Atop the magic rhythmic carpet laid down by z'ev, one hears whirling, high pitched electronics from Fragment King that drill down into ears. Not so much melodic as atmospheric, they spin and cloud around the sound spaces, digging down and flying out and around the drumming. Alongside these moves, vocalist Alexandra von Bolz'n intones some kind of bizarre script. Disaster Amnesiac can't really tell what language she's singing in, but her dramatic vocal rises and falls sure sound dramatic and often somewhat disturbed. Perhaps they're some kind of vocalized asemic writing?
The sum total of The Garden strikes Disaster Amnesiac as some kind of sublime Industrial Black Metal, as its darkened vibes sink in to the auditory perception in a way that is heavy, mysterious, and singularly out there. This music is not traditionally pleasant, but it's surely compelling and fascinating to this listener.
It's my hope that z'ev, von Bolz'n and Fragment King have more of these sonic darts to throw at us.

Monday, October 23, 2017

Reptoid-Scum Supreme, Cool Room Records/Barcop Records; 2017

A few months back, Disaster Amnesiac had the pleasure of being surrounded by the fearsome sound and energy of Reptoid at Oakland's Golden Bull. It was fascinating and impressive to watch and listen to this manic one band as he plowed through an energetic 45 minute set; the guy was seriously pushing some air, his sounds attacking the audience with blast upon blast of tight, intricate pieces for electronics and drum set. After the set, his merch table had a sign that advertised an upcoming 7" release. He had me before the last notes of his set rang out, that's for certain.
Due to a busted turntable, now replaced, and general life stuff taking up a ton of time, Disaster Amnesiac had not been able to delve into my copy of Scum Supreme for a bit, but over the past few days I've had time to groove to its sounds, and they're kicking my ears' ass just the same way that Reptoid's live set did.
Over the course of what appear to be four tracks on the vinyl (three tracks listed on the cover), drummer/electronics controller/vocalist Jordan Sobolew thrashes and pounds his kit with over the top strength, rolling over his toms and snare as he shreds the tunes' synth arrangements. The latter are crazed,  glossy, glassy, whirling tones that leap off of the vinyl and surround the listener with their high end, treble attacks. No mere effects, though, these sounds work to make their songs quite melodically effective.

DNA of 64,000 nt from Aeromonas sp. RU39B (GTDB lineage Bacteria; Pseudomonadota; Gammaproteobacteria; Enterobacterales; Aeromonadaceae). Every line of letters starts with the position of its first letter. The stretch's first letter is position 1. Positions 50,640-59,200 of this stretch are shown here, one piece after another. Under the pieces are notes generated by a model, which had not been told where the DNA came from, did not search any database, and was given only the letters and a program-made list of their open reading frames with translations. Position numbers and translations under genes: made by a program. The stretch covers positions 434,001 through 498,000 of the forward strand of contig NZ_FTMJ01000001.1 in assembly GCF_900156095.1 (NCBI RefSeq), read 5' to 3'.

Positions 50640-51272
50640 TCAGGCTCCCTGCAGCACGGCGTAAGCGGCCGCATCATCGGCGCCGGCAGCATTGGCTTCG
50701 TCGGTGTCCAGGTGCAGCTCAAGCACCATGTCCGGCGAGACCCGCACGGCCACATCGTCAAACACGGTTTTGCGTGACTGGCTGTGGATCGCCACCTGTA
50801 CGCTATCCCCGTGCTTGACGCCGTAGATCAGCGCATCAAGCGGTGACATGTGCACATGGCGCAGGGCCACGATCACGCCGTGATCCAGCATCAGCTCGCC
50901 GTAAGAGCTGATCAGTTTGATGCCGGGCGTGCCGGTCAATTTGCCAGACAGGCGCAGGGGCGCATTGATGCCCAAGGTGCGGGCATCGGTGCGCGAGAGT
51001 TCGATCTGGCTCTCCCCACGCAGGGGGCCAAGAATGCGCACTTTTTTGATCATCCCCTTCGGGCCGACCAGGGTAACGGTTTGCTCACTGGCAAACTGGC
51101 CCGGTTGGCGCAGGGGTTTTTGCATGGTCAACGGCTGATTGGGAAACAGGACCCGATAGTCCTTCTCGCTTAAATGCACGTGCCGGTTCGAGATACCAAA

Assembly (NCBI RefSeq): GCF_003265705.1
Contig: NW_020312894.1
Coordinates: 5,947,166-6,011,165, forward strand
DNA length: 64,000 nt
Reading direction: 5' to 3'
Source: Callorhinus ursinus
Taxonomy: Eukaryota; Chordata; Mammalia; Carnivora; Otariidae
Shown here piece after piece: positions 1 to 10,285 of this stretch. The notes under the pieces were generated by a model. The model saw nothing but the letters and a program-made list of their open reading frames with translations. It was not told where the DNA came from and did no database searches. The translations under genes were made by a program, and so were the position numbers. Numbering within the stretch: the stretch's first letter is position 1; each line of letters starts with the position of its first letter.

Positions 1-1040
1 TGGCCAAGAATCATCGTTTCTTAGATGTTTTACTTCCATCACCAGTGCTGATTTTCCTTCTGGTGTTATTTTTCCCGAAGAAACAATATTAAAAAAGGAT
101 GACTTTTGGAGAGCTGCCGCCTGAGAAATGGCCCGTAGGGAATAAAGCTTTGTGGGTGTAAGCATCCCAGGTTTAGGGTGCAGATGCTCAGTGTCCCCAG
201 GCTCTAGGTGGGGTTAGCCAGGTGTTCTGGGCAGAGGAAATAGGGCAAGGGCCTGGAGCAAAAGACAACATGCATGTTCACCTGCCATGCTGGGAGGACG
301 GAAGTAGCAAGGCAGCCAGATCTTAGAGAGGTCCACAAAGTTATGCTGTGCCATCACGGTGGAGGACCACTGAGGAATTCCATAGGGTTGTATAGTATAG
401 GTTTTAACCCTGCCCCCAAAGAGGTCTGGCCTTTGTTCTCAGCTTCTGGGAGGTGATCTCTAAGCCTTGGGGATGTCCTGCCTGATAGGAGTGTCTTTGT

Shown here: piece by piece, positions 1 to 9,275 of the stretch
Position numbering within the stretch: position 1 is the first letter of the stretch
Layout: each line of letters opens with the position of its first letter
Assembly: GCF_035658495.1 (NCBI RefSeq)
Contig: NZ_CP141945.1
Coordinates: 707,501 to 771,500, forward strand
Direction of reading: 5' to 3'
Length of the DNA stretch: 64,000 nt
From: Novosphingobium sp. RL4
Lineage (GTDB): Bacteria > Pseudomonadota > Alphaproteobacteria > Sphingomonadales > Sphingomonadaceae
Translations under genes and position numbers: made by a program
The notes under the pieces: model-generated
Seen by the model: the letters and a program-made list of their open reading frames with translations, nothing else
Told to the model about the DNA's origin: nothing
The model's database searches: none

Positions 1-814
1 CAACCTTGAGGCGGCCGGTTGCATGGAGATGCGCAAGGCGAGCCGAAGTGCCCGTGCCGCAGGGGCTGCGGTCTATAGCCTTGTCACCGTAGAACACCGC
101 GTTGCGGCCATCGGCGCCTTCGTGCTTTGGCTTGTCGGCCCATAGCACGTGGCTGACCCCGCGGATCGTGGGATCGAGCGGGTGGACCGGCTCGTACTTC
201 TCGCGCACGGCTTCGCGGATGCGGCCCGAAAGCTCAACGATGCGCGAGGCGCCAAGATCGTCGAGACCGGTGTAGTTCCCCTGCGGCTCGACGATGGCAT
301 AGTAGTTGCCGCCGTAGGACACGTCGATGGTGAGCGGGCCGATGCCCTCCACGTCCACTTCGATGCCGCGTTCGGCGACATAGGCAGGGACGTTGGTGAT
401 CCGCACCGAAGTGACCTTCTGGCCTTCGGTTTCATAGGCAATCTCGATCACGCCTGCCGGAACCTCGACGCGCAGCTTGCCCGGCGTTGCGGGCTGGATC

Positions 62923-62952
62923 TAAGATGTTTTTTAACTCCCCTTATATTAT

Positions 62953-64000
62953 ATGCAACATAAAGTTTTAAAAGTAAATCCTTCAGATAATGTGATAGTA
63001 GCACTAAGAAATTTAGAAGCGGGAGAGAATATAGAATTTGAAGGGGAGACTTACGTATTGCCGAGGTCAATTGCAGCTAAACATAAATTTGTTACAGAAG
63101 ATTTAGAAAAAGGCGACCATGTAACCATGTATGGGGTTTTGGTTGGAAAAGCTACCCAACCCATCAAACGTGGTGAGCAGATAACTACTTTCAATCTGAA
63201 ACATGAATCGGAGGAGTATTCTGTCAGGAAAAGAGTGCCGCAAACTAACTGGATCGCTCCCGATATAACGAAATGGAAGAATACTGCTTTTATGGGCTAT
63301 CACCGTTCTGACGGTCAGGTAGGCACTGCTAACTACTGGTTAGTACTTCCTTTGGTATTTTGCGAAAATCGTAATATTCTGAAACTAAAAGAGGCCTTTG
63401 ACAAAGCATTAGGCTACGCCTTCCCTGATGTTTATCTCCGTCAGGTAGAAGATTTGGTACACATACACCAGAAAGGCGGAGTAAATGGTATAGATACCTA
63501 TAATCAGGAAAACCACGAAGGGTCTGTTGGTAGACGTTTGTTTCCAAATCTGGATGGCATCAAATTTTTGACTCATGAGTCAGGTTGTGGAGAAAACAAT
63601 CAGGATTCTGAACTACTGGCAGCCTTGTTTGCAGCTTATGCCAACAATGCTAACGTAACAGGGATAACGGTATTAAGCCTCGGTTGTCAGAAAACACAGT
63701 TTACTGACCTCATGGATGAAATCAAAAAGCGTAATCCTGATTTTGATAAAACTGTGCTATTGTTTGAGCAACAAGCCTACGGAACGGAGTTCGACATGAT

The drumming is a real highlight, at least for this listener. Sobolew is kicking serious butt with his playing, and Disaster Amnesiac, having seen him do his thing live, knows it's the real deal. His gruff vocals, shouted atop the musical melee, convey some serious angst with their Punk Rock demonstrativeness. Reptoid ain't singing about good vibes and mellow flower people, that's for sure.
The sum total of this short ride is a strong, heavy, and wrenching one. Scum Supreme strikes me as a cleansing purge, Reptoid pushing through all of the negativity that he perceives and arriving at a shimmering, metallic, peacefully drained space.
It's worth the slog, that's for goddamn sure.

Saturday, September 2, 2017

Helene Breschand & Elliot Sharp-Chansons du Crepuscule; Public Eyesore Records #139, 2017

The last time that Disaster Amnesiac received a recording featuring Elliot Sharp from Public Eyesore, I balked, in many ways simply due to the seriousness with which Sharp is esteemed by me. Some context for that decision: here's an artist whose Larynx remained in the tape deck of my cars for years during the 1980's (the lettering actually rubbed completely off its casing over time), whose band Carbon, seen at the Kennel Club in 1992 or so, completely blew me away, whose interview with Mondo 2000 remains one of the definitive statements on Cyberpunk as culture. In short, Sharp's work over the years means a lot to me. Disaster Amnesiac is a huge fan of his. The thought of reviewing any work of his seems particularly daunting to me.